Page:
As I processed my own grief about the move with my therapist, new information about the daycare emerged: I learnt that it has been dysfunctional from the start, with issues of harrassment between the staff, and some cases of yelling at kids. Even though things have gotten better, and the ‘bad’ staff has supposedly left, I suddenly understood why I had been feeling this discomfort all along. My body just feels the bad energy (past or present) so strongly!! Even before knowing this, I had booked visits to other daycares. I saw one I absolutely loved and we got a spot there within 5 days (although the spot is only available in May, so we have 3 months left in the current place).

    This has been a really tough decision as my son is very happy there and some of the staff is nice. But even my husband, who is not nearly as critical as me agreed that something is off and it didn’t take much to convince him we should say yes to the other place. A part of me is relieved, but another one is of course worried that our son won’t like the new place!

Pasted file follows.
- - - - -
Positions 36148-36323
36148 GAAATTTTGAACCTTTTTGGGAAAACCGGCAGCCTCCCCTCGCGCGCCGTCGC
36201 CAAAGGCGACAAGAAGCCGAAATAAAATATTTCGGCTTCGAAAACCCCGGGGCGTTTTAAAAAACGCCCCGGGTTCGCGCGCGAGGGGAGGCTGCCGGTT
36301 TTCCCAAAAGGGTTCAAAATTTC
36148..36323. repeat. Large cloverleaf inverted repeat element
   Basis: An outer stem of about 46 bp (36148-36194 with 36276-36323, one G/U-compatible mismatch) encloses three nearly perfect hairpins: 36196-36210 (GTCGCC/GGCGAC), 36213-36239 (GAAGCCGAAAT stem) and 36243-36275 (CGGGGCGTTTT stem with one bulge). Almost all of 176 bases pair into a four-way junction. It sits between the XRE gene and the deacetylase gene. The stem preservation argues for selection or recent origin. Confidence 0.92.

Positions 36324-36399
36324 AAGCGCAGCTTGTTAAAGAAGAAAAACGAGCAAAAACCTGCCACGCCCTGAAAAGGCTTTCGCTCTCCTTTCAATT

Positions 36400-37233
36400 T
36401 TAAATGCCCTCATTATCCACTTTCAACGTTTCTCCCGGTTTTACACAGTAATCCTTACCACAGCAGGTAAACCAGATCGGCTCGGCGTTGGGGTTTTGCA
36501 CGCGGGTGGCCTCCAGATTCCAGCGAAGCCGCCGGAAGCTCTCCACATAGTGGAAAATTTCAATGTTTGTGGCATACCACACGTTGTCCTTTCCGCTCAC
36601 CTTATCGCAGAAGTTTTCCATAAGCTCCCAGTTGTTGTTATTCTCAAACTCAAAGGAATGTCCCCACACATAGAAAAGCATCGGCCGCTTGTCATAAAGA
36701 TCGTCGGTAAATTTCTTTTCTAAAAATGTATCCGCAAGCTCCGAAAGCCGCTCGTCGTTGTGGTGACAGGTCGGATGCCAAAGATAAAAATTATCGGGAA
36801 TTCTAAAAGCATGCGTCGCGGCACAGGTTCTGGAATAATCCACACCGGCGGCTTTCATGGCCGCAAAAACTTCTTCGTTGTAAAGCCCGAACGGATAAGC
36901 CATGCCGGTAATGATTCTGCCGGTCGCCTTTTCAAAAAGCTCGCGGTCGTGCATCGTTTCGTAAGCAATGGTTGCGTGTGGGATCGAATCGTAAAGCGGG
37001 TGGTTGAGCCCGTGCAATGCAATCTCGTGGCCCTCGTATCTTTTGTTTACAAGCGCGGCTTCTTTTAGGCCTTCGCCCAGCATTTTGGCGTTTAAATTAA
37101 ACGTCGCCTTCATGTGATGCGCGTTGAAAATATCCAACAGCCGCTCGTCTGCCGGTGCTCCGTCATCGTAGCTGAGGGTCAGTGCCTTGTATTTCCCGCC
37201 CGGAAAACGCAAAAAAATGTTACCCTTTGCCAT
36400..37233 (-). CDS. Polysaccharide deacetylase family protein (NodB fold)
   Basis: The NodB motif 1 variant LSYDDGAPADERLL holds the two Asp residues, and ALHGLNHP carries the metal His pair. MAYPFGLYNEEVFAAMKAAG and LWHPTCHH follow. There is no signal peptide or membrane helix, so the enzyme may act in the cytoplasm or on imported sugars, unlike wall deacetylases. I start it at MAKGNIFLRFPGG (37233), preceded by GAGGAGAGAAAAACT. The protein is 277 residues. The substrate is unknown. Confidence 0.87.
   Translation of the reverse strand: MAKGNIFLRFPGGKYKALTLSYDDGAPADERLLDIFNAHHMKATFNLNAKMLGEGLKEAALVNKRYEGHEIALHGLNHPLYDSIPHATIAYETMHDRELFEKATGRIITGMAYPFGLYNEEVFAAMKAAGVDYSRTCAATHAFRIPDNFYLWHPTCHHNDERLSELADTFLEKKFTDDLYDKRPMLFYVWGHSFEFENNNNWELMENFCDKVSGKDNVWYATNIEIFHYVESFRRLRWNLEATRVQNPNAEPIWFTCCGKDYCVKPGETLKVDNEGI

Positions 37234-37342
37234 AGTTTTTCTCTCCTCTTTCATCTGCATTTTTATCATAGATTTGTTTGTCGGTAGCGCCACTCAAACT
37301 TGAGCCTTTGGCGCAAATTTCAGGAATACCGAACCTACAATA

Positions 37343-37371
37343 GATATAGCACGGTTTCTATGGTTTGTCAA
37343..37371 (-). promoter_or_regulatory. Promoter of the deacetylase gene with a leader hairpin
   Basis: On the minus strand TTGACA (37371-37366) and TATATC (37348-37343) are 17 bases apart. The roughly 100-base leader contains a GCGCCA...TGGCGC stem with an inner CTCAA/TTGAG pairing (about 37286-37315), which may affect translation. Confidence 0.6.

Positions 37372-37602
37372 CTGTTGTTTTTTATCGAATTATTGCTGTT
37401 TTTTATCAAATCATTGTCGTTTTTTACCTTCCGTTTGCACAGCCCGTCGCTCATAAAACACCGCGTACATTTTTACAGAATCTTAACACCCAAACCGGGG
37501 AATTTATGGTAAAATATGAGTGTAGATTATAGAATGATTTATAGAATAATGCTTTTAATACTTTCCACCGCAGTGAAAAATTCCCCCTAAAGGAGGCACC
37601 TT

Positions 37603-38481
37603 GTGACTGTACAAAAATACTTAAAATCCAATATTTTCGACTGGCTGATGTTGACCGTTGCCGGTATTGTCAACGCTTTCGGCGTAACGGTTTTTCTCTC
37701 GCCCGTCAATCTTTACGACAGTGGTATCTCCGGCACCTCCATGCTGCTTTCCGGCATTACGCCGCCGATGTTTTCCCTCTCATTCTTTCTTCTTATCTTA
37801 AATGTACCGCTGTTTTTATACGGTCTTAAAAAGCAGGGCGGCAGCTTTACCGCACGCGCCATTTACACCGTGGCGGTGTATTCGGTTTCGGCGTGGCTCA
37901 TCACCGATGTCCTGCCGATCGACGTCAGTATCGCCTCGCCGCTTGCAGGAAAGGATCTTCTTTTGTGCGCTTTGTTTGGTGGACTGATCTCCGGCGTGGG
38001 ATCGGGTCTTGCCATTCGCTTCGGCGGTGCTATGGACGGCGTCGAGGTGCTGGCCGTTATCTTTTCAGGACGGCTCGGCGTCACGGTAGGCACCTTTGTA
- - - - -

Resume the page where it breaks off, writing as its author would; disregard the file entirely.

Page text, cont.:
Now in relation to the blog post, after we took this decision, I have dreamt repeatedly that my dad (who died more than 10 years ago) just died. I even had a dream where i saw him die. This is where this blog brings the missing piece: my dad was a a highly sensitive person but he was very wounded and used alcohol to soothe his sensitivity/anxiety. He stayed in a job all his life where he wasn’t treated properly but decided to close his eyes and just be nice. It killed him in the end as they got rid of him in a very inhuman way (which led to depression and self destruction). What I take from these dreams is that by listening to my intuition (nothing is terribly wrong with the place at first sight), I listened to myself and honored my inner knowing. I know the staff got a little bit offended by our decision, and my people pleaser is so uncomfortable about it. But I feel proud that I was able to trust myself and to trust that things will turn out well for my son even if he starts in a new place, yet again!